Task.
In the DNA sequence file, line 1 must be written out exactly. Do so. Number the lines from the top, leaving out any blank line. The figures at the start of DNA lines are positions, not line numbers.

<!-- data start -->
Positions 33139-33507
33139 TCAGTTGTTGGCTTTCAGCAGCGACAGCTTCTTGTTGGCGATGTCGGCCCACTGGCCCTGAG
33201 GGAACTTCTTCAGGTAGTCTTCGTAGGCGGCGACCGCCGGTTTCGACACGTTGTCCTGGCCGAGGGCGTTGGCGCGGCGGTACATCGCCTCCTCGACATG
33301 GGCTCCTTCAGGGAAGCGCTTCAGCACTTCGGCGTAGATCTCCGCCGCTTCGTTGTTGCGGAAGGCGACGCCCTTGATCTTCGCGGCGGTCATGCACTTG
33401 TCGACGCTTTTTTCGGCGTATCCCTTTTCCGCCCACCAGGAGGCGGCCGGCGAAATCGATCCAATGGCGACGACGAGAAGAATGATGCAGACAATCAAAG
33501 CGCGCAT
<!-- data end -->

Positions 33139-33507